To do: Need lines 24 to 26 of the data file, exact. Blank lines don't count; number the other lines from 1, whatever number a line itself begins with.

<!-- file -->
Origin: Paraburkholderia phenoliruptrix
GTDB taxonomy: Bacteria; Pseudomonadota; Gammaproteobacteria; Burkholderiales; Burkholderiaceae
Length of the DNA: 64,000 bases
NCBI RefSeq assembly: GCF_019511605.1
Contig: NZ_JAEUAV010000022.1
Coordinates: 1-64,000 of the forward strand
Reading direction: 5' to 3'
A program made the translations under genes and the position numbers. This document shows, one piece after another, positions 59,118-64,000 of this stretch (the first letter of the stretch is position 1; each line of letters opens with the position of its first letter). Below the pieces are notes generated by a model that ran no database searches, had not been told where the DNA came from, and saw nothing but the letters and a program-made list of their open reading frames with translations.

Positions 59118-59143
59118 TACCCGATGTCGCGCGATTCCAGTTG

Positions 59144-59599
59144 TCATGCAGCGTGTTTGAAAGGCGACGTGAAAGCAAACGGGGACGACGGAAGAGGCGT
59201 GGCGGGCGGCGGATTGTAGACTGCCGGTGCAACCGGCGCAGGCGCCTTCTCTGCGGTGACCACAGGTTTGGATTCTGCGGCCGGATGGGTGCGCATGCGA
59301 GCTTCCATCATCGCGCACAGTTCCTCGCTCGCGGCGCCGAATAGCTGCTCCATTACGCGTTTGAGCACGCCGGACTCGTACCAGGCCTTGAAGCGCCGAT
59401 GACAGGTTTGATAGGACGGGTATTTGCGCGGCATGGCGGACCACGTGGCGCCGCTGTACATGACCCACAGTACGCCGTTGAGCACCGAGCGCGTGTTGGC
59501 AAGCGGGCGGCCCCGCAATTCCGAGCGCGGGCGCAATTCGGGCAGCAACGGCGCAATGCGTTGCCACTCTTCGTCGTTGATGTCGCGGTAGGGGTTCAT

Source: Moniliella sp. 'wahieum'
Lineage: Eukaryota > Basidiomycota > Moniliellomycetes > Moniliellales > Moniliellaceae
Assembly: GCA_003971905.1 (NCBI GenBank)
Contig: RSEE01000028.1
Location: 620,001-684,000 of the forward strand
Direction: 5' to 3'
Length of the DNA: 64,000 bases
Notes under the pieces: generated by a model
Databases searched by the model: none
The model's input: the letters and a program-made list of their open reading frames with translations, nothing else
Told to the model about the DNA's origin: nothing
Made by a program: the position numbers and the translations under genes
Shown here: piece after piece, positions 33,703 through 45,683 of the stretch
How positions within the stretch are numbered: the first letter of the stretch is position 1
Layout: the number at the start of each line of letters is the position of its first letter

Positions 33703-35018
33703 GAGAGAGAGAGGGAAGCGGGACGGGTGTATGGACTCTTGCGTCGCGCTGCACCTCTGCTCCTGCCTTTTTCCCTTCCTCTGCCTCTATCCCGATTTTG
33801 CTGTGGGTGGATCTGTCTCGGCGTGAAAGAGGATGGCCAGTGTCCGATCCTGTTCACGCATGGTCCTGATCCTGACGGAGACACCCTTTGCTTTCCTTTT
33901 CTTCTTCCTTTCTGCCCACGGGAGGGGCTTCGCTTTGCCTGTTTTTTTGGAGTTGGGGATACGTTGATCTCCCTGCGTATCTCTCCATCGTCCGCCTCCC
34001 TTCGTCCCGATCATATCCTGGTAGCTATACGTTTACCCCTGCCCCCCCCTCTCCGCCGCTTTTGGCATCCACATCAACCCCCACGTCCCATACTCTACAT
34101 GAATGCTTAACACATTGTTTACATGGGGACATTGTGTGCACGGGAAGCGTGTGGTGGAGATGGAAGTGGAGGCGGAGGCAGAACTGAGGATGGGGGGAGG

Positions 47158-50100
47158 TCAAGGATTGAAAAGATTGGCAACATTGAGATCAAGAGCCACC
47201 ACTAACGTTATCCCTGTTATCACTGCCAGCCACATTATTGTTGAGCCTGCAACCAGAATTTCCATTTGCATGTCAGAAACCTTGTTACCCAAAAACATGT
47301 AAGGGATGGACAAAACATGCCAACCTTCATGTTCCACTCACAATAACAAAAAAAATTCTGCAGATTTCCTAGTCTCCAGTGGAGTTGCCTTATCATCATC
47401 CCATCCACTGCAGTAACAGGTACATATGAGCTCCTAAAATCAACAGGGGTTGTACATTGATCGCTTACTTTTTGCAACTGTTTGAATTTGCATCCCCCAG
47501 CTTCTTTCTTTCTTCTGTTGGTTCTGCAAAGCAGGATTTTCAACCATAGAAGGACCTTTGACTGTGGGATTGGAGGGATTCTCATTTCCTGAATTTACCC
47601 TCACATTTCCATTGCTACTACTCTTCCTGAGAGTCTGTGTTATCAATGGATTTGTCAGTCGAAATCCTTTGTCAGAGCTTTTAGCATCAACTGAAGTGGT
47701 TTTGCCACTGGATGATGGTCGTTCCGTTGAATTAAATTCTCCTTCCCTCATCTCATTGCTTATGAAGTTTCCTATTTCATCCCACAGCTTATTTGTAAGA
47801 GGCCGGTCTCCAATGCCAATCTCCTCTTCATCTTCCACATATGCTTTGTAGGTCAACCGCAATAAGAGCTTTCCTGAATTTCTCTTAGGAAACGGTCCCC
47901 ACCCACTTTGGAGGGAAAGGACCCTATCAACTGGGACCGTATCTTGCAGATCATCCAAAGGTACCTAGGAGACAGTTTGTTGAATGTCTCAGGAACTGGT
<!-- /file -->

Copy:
Notes under the pieces: generated by a model
Databases searched by the model: none
The model's input: the letters and a program-made list of their open reading frames with translations, nothing else